At least 60 dead after storm Usman hits Philippines

Adjust Comment Print

More than 60 people have died after a powerful storm struck the Philippines, with locals reportedly taken by surprise by its strength.

At least 17 people are still missing and more than 40,000 were displaced nationwide due to the storm, the civil defence office said.

The tropical storm brought heavy rain to the Bicol and Eastern Visayas regions, causing massive flooding and landslides, the country's civil defense office said.

Three people drowned in floods in Eastern Samar and the adjacent province of Western Samar, the regional civil defence office said.

Rescue teams were still searching for several missing in the affected areas, emergency officials said.

The most affected provinces like Albay province, Camarines Sur province, Camarines Norte province and Sorsogon province are now placed under a state of calamity.

Serena Williams backs WTA increased ranking protection for new mothers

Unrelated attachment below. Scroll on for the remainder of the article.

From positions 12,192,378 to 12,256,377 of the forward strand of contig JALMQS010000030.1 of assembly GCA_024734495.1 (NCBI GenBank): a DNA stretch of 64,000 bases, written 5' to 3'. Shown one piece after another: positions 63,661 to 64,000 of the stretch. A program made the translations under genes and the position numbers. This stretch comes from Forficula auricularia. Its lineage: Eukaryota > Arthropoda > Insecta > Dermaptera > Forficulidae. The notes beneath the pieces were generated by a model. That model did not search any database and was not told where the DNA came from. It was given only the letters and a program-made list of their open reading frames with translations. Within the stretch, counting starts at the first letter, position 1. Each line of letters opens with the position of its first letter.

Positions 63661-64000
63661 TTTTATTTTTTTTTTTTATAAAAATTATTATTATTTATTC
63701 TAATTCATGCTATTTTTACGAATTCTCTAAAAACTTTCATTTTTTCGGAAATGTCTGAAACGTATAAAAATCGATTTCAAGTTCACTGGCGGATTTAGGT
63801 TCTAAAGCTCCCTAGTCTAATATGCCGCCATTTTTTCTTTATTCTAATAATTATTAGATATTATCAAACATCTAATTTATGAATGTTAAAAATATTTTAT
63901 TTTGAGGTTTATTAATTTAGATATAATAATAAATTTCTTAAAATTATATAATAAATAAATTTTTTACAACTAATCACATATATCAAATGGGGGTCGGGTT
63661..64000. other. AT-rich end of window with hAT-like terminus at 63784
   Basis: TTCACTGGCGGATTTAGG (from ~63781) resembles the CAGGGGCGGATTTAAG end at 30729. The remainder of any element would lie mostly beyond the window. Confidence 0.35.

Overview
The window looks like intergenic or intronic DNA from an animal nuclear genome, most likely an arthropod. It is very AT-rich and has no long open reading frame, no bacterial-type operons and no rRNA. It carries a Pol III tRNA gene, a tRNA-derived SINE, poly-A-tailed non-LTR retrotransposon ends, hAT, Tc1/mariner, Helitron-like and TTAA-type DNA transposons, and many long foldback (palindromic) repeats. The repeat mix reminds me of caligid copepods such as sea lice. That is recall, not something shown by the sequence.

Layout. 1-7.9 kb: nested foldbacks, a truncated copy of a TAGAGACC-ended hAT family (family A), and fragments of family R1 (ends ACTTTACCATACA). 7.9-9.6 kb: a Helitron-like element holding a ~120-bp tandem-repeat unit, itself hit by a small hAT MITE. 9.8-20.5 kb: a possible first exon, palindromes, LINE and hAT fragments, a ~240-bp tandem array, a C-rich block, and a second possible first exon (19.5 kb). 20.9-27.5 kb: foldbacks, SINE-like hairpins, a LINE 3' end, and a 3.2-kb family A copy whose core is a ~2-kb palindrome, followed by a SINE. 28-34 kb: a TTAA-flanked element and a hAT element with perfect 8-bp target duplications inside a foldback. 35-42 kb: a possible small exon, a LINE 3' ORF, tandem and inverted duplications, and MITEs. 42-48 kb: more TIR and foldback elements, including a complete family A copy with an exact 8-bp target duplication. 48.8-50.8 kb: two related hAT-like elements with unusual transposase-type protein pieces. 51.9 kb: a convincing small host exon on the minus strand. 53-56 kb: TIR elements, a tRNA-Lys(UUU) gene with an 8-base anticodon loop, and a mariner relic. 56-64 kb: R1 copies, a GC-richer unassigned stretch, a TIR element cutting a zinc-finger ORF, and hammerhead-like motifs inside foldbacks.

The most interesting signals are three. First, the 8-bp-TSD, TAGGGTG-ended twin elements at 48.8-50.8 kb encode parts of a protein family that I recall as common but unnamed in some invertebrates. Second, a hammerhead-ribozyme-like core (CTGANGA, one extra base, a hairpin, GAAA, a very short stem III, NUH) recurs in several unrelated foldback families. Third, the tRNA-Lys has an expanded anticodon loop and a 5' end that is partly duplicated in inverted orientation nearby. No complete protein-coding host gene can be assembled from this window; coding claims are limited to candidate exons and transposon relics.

That match was overshadowed by her outburst at chair umpire Carlos Ramos, whom she called a "liar" and "thief". Serena Williams has praised the introduction of more ranking protection for new mothers on the WTA Tour.

Thousands of others were stranded at seaports, airports and bus terminals after dozens of inter-island trips were canceled because of the storm.

Nearly 12,000 people were also evacuated from their homes in the Bicol region after the low-pressure area hit the eastern side of the country on Saturday.

The tropical depression, which has since been downgraded to a low pressure area, left the Philippines on this afternoon.

A cold front and the north-east monsoon were also bringing bad weather over the capital and other parts of the country, which could dampen usually rowdy New Year's Eve celebrations.

NDRRMC Spokesperson Edgar Posadas said majority of the casualties were from the Bicol region which was hit badly by landslides.

An average of 20 typhoons and storms lash the Philippines each year, killing hundreds of people and leaving millions in near perpetual poverty.

Comments